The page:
I’ve always been a fan of lifelong learning. If I’m not taking a college course or reading a textbook, I’m watching instructional videos or doing research online. I love to learn new skills, expand my general knowledge and add things to my CV. This year I’ve decided to put my writing skills to the test and have enrolled on a course in Online Writing. Here’s why:
1. BRUSH UP MY SKILLS
Sure, I’ve been putting content out there on the web and in magazines for about a decade now, but I’ve never studied writing in any form. I did a management degree and a marketing MA but at no time did I take a journalism module or have any training in writing. So I thought it was about time that I studied the subject in-depth and, having looked through the course modules, I can already tell that there’s plenty of subjects that I don’t have any knowledge of, so I’m sure it’ll be an eye-opener and perhaps lead to new ways of working.
I’m proud to have a CV that’s full of courses, certificates and qualifications, but I’m a little embarrassed by my lack of training in writing, even though it’s been my job for SO many years. The course I’m taking will give me a Certificate in Online Writing at the end of the course and I get a second Level 3 Certificate accredited by ABC Awards, a leading accreditation body recognised by Ofqual. I’m hoping it’ll help me to get more paid blogging jobs and commissions from brand websites to write their online content.
3. PERSONAL DEVELOPMENT
If I were in an employed position, I’m sure I would have been sent on personal development courses over the years so this is my self-employed version! I believe in investing in yourself so I regularly treat myself to educational books, and this course just takes it one step further. I’m going to schedule time each week during my usual office hours to work through the modules and actually complete it.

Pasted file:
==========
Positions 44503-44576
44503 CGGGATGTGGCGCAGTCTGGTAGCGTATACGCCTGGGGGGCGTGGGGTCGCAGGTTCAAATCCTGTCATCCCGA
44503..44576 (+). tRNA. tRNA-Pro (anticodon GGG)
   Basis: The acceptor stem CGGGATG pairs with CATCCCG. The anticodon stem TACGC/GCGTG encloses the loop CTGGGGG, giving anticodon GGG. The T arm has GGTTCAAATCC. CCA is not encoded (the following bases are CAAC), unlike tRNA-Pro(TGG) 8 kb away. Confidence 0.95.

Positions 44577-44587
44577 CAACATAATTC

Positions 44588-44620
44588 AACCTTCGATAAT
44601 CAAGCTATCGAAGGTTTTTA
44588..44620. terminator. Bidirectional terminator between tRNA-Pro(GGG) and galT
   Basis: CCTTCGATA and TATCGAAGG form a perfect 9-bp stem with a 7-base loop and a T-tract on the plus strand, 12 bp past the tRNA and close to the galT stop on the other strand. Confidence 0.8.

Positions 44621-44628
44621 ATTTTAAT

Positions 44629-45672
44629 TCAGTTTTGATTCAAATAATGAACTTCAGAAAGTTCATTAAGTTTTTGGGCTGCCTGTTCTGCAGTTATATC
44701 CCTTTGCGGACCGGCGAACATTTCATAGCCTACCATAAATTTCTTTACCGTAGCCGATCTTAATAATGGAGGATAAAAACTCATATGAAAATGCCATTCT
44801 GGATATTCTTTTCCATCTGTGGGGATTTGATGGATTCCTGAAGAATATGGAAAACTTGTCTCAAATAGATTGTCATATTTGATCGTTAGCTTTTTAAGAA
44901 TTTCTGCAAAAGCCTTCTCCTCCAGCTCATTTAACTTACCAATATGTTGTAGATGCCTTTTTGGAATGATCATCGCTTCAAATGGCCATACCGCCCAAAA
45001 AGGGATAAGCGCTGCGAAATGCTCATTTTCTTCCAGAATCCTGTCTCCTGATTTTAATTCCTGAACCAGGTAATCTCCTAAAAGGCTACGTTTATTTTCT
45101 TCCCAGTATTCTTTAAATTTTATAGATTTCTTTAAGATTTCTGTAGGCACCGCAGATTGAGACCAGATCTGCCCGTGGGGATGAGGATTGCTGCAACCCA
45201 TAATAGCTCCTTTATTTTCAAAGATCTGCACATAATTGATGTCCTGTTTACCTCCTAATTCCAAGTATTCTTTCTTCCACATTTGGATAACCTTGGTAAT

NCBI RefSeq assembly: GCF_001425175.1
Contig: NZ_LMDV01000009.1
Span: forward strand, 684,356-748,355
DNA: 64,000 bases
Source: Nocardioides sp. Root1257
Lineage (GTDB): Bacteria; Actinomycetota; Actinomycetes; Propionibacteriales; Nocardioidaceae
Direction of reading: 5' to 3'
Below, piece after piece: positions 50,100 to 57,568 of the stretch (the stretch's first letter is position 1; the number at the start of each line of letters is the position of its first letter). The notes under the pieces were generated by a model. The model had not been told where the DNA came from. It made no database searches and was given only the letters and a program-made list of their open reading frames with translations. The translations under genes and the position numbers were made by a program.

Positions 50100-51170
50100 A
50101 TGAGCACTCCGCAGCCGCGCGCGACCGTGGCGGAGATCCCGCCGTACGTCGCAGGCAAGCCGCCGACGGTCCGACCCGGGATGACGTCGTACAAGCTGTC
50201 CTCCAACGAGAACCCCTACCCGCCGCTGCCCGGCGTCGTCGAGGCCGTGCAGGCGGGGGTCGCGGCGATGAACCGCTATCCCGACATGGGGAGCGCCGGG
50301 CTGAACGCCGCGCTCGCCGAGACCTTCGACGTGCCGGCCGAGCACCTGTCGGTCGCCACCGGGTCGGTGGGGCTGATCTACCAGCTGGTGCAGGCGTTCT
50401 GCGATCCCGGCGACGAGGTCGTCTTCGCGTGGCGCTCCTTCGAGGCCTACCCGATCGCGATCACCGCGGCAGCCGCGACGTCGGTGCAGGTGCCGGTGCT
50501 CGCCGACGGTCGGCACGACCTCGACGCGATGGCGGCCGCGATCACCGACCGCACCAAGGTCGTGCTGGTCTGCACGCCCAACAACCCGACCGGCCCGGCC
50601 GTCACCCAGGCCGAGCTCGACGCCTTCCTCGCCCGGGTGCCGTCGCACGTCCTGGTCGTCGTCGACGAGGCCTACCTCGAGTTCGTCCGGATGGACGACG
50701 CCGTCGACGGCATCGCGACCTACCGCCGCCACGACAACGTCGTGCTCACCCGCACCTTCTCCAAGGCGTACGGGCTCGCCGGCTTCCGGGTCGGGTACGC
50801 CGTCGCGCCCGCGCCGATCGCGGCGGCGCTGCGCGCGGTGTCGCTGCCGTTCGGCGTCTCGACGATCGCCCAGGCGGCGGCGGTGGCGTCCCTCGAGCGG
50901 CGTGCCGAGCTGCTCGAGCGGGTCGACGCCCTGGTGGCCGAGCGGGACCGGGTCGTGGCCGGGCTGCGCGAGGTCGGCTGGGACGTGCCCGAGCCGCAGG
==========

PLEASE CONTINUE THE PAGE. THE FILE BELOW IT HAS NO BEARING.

4. TOO MUCH INFORMATION
It seems like it’s possible to learn everything you need by searching online. The only trouble is that there’s SO much information out there that it makes it difficult to find the true gems. You can spend as long searching for something to learn as you do actually learning a new skill. It’s like when you start flicking through Netflix only to find that an hour has passed and you haven’t actually watched anything. Sure you can find YouTube videos and instructional websites on almost any subject, but you won’t get the same in-depth, ongoing learning that you get from a properly structured course.
5. LOW COST
I’ve often sat through educational webinars, making notes and wishing that I could go on to find out more, only to discover that the full course is an extortionate cost and there’s no way that I can continue with it. When I looked on the Blackford Centre’s distance learning website, I was pleased to find some surprisingly reasonable rates for their courses and it was only £50 extra for external accreditation to get that second certificate. I find that if I’ve paid for something I’m much more likely to see it through to the end to “get my money’s worth”! I’ve just had the first modules land in my inbox and I can’t wait to get started on them. I’ve added study time to my work schedule and am going to stick to it! Let me know if you’ve studied online and how you got on with it, or tell me what subject you’d like to learn more about in the comments below.
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